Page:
China Gets Closer to Supply Chain of the Future

What happened: China is inching further forward in the battle to create the supply chain of the future. The latest advancement comes with the announcement that e-commerce giant has made a strategic investment of $100 million in one of Asia’s oldest supply chain management companies, Li & Fung. This news follows the delisting of Li & Fung from the Hong Kong stock exchange in May. The latest speculation is based on fresh shares issued at $0.16 each and the Fung’s will continue to hold 60 percent of the voting shares, thus retaining control of the company they founded in 1906.

The Jing Take: As one of the earliest companies financed solely by Chinese capital to export Chinese manufacturing to the west, Li & Fung made its fortune as the middleman between the two. However, even before the outbreak of COVID-19, the company was showing signs of difficulty as it adapted to China’s rise in e-commerce platforms and speed of digitization. The coronavirus has reinforced even more clearly how inflated the global retail supply chain has become. Simply put, now it must streamline, becoming more demand-driven, customer-centric, and automated. Despite rising US tensions and the pandemic’s impact on an already disrupted retail sector, the execution of this latest coterie by Li & Fung is a perfect example of why China is winning right now: traditional companies are unafraid to seamlessly integrate digital into their core infrastructure.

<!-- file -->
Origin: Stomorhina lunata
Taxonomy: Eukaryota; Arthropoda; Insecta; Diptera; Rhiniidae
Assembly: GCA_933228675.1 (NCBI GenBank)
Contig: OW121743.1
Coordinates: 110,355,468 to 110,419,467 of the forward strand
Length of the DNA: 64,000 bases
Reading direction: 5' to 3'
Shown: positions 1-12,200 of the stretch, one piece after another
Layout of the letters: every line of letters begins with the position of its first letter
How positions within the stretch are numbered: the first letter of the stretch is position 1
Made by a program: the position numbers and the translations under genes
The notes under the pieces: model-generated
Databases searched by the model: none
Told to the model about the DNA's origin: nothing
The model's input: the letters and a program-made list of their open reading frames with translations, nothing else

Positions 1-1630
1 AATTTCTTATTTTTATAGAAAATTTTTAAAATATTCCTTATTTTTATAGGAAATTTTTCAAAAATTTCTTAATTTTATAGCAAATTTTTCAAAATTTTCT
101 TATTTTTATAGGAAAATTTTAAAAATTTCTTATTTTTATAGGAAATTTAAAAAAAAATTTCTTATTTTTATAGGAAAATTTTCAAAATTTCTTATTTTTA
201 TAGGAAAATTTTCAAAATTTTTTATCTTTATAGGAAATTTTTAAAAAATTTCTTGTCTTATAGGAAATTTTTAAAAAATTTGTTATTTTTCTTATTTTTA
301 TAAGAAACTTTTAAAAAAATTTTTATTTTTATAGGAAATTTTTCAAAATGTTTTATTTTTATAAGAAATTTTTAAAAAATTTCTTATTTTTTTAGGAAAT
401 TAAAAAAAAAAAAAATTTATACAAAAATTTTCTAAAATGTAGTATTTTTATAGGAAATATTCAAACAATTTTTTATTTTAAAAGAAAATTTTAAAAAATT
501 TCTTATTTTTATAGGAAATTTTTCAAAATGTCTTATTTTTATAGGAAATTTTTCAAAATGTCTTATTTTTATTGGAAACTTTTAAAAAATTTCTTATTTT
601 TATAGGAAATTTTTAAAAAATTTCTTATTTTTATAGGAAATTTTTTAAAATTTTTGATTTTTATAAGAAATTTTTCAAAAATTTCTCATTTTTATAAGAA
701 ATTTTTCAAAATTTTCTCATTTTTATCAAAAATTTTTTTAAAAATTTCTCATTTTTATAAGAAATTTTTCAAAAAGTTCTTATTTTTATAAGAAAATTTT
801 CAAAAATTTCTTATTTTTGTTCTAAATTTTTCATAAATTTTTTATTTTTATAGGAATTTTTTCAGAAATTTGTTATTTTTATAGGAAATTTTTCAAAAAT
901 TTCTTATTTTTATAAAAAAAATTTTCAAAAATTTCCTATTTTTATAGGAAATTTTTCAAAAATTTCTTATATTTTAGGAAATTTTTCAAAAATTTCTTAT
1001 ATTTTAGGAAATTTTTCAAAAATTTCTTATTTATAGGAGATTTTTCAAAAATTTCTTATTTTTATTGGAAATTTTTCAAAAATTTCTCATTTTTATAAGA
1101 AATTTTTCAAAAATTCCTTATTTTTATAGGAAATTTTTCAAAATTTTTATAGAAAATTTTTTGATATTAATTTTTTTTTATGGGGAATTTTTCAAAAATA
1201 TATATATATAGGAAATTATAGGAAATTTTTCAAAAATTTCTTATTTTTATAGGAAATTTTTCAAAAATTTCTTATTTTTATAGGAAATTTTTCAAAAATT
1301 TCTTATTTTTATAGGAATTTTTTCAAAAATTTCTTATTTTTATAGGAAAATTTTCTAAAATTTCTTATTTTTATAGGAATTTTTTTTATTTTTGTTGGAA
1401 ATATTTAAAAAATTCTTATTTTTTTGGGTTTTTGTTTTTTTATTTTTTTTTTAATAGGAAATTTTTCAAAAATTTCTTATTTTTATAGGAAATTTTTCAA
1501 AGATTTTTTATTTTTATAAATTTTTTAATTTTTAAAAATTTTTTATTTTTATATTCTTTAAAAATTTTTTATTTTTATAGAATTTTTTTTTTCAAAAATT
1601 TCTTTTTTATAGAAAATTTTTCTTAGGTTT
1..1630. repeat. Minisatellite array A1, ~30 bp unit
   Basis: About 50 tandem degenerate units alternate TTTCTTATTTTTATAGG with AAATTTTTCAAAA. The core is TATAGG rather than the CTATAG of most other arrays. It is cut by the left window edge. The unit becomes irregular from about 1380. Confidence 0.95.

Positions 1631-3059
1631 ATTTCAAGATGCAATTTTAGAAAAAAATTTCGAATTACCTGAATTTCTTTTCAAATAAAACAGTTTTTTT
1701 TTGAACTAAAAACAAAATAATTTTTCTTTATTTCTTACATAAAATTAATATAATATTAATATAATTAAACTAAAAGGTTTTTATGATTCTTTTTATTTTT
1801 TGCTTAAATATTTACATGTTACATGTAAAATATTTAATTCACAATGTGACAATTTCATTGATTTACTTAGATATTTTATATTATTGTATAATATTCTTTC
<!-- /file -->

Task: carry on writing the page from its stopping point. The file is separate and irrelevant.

The Jing Take reports on a piece of the leading news and presents our editorial team’s analysis of the key implications for the luxury industry. In the recurring column, we analyze everything from product drops and mergers to heated debate sprouting on Chinese social media.